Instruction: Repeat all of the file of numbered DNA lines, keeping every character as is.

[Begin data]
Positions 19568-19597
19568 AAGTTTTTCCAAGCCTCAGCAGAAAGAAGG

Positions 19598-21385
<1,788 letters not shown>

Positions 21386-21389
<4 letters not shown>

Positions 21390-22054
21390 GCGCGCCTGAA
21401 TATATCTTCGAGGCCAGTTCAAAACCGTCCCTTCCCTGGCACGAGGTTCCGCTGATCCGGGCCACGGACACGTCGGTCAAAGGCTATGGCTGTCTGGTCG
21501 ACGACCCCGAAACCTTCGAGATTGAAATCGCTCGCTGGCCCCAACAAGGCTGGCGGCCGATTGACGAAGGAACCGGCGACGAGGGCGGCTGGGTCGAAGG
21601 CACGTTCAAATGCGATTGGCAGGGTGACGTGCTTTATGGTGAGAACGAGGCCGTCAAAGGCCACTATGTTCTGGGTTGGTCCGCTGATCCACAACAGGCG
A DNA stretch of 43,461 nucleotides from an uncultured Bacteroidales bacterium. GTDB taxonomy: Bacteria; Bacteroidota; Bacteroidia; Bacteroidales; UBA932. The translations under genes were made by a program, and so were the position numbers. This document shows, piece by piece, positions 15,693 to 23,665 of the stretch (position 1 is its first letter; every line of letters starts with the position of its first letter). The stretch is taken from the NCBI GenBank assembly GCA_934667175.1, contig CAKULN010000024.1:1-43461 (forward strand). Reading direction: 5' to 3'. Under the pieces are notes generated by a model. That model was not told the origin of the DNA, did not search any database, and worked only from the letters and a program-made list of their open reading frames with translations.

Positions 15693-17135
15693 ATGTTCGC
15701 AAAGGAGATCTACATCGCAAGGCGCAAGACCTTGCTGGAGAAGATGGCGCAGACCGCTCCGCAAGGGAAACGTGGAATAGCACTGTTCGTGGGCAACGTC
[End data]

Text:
Positions 19568-19597
19568 AAGTTTTTCCAAGCCTCAGCAGAAAGAAGG

Positions 19598-21385
<1,788 letters not shown>

Positions 21386-21389
<4 letters not shown>

Positions 21390-22054
21390 GCGCGCCTGAA
21401 TATATCTTCGAGGCCAGTTCAAAACCGTCCCTTCCCTGGCACGAGGTTCCGCTGATCCGGGCCACGGACACGTCGGTCAAAGGCTATGGCTGTCTGGTCG
21501 ACGACCCCGAAACCTTCGAGATTGAAATCGCTCGCTGGCCCCAACAAGGCTGGCGGCCGATTGACGAAGGAACCGGCGACGAGGGCGGCTGGGTCGAAGG
21601 CACGTTCAAATGCGATTGGCAGGGTGACGTGCTTTATGGTGAGAACGAGGCCGTCAAAGGCCACTATGTTCTGGGTTGGTCCGCTGATCCACAACAGGCG
A DNA stretch of 43,461 nucleotides from an uncultured Bacteroidales bacterium. GTDB taxonomy: Bacteria; Bacteroidota; Bacteroidia; Bacteroidales; UBA932. The translations under genes were made by a program, and so were the position numbers. This document shows, piece by piece, positions 15,693 to 23,665 of the stretch (position 1 is its first letter; every line of letters starts with the position of its first letter). The stretch is taken from the NCBI GenBank assembly GCA_934667175.1, contig CAKULN010000024.1:1-43461 (forward strand). Reading direction: 5' to 3'. Under the pieces are notes generated by a model. That model was not told the origin of the DNA, did not search any database, and worked only from the letters and a program-made list of their open reading frames with translations.

Positions 15693-17135
15693 ATGTTCGC
15701 AAAGGAGATCTACATCGCAAGGCGCAAGACCTTGCTGGAGAAGATGGCGCAGACCGCTCCGCAAGGGAAACGTGGAATAGCACTGTTCGTGGGCAACGTC